The experience for Kesler had to be a valuable one. He led a great hockey team to within a sudden death goal of a gold medal, and the Canucks should reap the benefit of that experience. He’s truly becoming one of the best two way players in the game, and he can contribute in many ways. It sounds like Alain Vigneault will pair Kesler with Demitra to start when play resumes. If both can keep up their inspired play, the Canucks will be a tough team to handle going forward.

The disappointment of losing the gold should feed Kesler’s thirst for a cup and we should see the best Ryan Kesler we’ve seen yet down the stretch. I can’t wait.

The Rest

The other Canucks, Daniel and Henrik Sedin, Christian Erhoff and Sami Salo should all be better for the experience. The early exit for the Sedin’s at the hands of the Slovaks was unfortunate for them, but they should pick up where they left off. Salo will bring home a bronze medal for his efforts, but Canucks fans are just happy he came out of the games healthy. Erhoff, playing for the Germans had little expectation of hardware, but got to compete at a high level in a great tournament.

So in the end the results of the tournament set up pretty good for these players to turn their experience into good things for themselves and their teammates. I’m sure a cup  and a ring to along with the gold, silver and bronze in the room would suit the Canucks and their fans just fine.

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Sundin Announces Retirement

Mats Sundin will decide before Christmas who he'll play with.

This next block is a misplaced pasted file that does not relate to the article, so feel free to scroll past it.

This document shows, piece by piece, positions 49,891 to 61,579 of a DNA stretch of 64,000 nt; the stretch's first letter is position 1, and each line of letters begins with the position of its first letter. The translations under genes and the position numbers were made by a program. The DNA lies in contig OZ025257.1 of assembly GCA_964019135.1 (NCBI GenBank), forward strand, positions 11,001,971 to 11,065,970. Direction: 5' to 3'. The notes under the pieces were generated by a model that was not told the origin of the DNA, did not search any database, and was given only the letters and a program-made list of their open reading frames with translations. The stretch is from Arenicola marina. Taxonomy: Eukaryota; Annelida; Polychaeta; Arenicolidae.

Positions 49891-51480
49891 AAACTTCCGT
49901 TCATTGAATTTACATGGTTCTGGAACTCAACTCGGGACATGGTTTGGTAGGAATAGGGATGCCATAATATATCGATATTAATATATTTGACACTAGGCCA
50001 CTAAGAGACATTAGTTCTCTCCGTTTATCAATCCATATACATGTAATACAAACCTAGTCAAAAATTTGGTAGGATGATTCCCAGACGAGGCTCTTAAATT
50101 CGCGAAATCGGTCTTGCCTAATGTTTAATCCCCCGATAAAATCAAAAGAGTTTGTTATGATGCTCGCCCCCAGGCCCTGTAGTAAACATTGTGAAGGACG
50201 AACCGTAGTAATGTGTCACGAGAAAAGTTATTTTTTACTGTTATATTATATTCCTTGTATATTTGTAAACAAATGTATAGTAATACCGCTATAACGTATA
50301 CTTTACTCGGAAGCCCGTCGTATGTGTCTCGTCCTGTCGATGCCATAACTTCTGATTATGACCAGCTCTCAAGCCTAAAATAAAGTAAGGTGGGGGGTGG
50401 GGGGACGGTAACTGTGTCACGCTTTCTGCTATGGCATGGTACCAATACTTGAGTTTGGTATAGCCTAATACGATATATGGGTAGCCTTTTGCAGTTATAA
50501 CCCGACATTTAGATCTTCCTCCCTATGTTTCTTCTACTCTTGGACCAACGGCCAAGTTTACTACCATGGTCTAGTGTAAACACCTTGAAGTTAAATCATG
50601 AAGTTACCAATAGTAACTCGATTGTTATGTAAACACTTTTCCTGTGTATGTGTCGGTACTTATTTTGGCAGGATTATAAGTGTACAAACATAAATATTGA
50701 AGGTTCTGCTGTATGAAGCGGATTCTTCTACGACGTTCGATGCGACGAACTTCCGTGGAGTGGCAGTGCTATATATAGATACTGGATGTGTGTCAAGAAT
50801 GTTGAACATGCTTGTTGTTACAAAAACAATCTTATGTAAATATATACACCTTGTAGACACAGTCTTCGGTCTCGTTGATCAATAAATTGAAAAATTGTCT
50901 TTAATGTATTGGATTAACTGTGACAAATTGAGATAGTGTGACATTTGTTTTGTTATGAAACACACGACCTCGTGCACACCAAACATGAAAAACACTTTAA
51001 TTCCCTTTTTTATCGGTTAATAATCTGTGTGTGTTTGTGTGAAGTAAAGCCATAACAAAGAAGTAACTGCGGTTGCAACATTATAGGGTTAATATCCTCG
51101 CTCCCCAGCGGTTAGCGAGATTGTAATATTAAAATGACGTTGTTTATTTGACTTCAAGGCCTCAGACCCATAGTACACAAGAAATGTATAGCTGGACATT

Mats Sundin officially announced his retirement from the NHL Wednesday.

Mats Sundin held a press conference in Sweden today to announce his offical retirement from the National Hockey League.

Sundin who recently married, explained it was simply time.

”It was just time, I think. Obviously, it’s not an easy decision but I feel with body and soul right now, it’s time to quit my professional career as a hockey player,” said Sundin. ”I’m very glad that I played last season with the Vancouver Canucks and I think I needed that. But now with the season getting started again, it actually feels nice not having to practice every day and play games every other day so I think this is the right time for me.”

Sundin leaves the game at the age of 38, having amassed 1,349 points (564 goals, 785 assists over 1,346), ranking him 25th on the all-time list. He thanked the organizations he played for, and called the city of Toronto his second home.

I’m obviously very grateful for having a chance to play in the National Hockey League and represent the Quebec Nordiques, Toronto Maple Leafs and Vancouver Canucks,” said Sundin. “It has been a dream come true for me.”

“I spent 13 years with the Toronto Maple Leafs and I had the honour to be the captain for the most historic and greatest franchise in hockey history and it’s also my second home,” added Sundin.

Sundin spent part of last season with the Vancouver Canucks, and the reviews were mixed on the tenure. Some felt Sundin had clearly lost a step, and some were angry how long it took him to get into shape. The club maintained he was a valuable addition, and in the playoffs, Sundin played his best hockey for the team.